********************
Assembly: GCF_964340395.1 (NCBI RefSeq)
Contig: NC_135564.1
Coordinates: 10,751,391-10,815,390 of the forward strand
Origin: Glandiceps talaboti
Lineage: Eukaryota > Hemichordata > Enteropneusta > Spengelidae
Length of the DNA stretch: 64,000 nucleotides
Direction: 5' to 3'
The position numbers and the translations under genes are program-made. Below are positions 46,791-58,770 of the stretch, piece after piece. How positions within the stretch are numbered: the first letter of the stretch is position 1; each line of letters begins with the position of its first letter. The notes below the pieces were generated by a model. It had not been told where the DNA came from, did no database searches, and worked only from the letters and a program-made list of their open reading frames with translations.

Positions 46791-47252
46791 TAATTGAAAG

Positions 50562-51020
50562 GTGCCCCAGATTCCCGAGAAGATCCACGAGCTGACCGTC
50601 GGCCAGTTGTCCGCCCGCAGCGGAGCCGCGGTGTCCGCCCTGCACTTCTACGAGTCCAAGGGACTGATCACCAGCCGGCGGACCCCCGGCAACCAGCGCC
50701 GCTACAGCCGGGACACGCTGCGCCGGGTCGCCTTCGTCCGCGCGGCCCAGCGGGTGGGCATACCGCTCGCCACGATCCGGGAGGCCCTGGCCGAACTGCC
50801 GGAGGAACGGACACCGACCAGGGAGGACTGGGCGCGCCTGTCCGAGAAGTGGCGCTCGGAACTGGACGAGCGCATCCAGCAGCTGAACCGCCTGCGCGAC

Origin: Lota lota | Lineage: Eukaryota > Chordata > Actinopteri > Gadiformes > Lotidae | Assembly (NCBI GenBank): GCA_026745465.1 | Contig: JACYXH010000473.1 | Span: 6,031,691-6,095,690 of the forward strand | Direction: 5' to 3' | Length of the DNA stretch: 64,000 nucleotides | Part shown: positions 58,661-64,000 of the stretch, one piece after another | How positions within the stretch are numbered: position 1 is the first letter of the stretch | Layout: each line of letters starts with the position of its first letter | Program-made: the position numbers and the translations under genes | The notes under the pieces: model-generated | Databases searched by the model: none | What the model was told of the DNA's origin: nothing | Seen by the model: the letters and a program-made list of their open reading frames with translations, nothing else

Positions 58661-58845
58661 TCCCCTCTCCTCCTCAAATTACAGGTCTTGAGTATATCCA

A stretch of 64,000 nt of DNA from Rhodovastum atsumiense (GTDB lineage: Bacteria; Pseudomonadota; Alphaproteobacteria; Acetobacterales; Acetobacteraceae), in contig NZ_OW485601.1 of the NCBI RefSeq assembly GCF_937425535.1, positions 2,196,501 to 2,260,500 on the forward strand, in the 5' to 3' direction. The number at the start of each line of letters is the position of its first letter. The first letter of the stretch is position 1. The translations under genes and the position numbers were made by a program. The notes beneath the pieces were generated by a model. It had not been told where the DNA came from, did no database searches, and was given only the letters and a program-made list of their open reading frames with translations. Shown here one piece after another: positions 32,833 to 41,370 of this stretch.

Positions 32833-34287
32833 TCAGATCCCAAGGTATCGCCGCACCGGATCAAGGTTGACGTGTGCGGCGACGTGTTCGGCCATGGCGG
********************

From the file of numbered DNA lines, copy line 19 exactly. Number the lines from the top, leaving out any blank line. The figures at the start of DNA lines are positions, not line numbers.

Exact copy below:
A stretch of 64,000 nt of DNA from Rhodovastum atsumiense (GTDB lineage: Bacteria; Pseudomonadota; Alphaproteobacteria; Acetobacterales; Acetobacteraceae), in contig NZ_OW485601.1 of the NCBI RefSeq assembly GCF_937425535.1, positions 2,196,501 to 2,260,500 on the forward strand, in the 5' to 3' direction. The number at the start of each line of letters is the position of its first letter. The first letter of the stretch is position 1. The translations under genes and the position numbers were made by a program. The notes beneath the pieces were generated by a model. It had not been told where the DNA came from, did no database searches, and was given only the letters and a program-made list of their open reading frames with translations. Shown here one piece after another: positions 32,833 to 41,370 of this stretch.